Survey data were analyzed using descriptive statistics. Since the aim of this study is to examine the perspective of hospital managers as an under-explored stakeholder group, frequency distribution of the survey questions have been obtained to identify patterns in the responses. Responses to closed-ended questions were imported into MS Excel and IBM SPSS Version 22.0 for analysis. Responses to open-ended questions were independently read by two authors (PT and SK), who separately carried out thematic analysis by identifying the core number of high-level themes for this article.


Sample description

A total of 118 participants completed the survey and could be considered for further analysis. The sample includes 36 female (30%) and 81 male persons (69%). One person did not respond to the question about gender. Table 2 shows the demographic data of the respondents enrolled in the survey. Fifteen respondents were between 20 and 40 years old (13%), 74 people reported being between 40 and 60 years old (62%), and 26 people were older than 60 years old (22%). Three people did not provide any information on this question. Most respondents were from the clinician leadership group (61%). Sixteen persons worked as nursing managers (14%). 25% assigned themselves to other professional leadership groups, which comprised, among others, the activity of hospital pharmacy management, hospital hygiene and ASP-management. Twenty respondents (17%) had less than five years of professional experience, 32 participants (27%) had between five and ten years of professional experience, 43 of the respondents (36%) worked in the position for between eleven and 20 years, and 23 respondents (20%) reported professional experience of more than 20 years.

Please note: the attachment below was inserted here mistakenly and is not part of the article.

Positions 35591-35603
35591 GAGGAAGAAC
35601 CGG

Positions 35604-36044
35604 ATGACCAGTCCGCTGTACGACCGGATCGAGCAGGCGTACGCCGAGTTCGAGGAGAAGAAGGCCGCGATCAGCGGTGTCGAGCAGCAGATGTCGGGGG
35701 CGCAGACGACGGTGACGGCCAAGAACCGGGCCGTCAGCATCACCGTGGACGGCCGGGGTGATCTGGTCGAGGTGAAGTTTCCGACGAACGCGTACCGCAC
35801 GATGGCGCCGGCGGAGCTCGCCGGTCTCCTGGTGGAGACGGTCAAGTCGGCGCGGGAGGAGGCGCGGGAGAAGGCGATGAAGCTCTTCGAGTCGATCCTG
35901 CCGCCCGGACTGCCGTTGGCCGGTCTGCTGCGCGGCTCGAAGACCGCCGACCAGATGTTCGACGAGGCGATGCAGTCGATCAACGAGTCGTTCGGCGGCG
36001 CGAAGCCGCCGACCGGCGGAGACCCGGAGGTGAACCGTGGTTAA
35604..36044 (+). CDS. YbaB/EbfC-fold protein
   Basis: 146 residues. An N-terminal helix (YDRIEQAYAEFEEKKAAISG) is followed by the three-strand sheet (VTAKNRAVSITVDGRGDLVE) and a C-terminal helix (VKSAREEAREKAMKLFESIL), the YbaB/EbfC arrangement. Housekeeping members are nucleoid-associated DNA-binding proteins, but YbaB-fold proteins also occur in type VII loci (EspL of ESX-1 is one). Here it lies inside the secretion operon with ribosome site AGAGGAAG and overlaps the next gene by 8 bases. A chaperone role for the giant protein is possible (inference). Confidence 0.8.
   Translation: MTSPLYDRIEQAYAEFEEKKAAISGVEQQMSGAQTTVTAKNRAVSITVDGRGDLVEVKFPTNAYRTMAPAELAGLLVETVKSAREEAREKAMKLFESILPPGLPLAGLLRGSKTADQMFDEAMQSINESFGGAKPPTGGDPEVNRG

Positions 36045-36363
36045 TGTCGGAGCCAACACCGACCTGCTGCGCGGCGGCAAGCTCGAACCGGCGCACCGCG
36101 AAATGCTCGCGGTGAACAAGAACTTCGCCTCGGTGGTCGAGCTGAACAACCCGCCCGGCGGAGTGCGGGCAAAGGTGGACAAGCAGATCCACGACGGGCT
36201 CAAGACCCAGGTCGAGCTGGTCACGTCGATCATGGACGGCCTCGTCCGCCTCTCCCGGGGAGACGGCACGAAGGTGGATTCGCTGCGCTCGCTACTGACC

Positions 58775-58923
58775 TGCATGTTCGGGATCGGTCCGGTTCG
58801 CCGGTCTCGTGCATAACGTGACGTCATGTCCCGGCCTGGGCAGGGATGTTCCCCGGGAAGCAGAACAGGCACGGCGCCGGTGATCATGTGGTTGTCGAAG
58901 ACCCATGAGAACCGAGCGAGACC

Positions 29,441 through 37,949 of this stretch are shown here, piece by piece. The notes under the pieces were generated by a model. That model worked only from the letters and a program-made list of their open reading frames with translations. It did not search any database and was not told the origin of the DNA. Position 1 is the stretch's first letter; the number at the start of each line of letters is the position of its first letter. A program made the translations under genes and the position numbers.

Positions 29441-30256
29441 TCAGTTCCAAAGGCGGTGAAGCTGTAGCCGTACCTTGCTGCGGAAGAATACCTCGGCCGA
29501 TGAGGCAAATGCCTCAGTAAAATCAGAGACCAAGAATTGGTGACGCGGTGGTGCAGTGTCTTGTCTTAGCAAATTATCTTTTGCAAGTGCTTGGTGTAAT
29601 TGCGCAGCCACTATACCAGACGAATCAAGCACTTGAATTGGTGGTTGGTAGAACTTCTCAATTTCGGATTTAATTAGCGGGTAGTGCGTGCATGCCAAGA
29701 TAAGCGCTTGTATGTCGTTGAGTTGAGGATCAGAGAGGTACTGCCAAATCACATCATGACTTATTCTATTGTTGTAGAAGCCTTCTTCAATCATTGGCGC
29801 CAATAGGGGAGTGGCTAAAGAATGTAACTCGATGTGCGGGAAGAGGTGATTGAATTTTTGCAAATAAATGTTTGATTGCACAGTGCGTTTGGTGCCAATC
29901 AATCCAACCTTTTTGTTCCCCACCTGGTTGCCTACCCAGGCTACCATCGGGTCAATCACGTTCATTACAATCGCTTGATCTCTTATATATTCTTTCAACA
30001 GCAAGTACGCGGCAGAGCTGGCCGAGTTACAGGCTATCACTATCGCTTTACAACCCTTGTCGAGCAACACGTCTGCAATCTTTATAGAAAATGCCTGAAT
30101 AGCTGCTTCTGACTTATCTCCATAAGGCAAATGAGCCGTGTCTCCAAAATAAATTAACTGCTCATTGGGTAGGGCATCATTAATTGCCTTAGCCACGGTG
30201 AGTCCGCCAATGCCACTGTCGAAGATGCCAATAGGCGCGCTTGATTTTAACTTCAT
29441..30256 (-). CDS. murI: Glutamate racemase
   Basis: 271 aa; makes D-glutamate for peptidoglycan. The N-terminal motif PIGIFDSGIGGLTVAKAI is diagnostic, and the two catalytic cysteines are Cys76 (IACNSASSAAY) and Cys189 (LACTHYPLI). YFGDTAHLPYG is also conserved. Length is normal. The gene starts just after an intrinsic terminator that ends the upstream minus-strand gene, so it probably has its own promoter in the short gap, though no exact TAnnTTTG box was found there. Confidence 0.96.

Table 2 Personal characteristics of the respondents (n = 118)

The majority of respondents were professionally active in Northrhine-Westphalia (26%), followed by the state of Hesse (19%), Bavaria (14%) and Baden-Württemberg (12%). No participating person worked in the state of Saarland. Figure 1 illustrates the distribution of hospitals in the survey in comparison to the distribution of hospitals in Germany. Our sample nearly matches the overall German distribution, with a slight overrepresentation of Northrhine-Westphalia, Rhineland-Palatinate and the state of Hesse.

Fig. 1
figure 1

Distribution of operating hospitals in Germany (left) and hospitals participating in the survey (right) (Own representation based on data of the Federal Statistical Office, 2021 [31])

Hospital characteristics and digitization level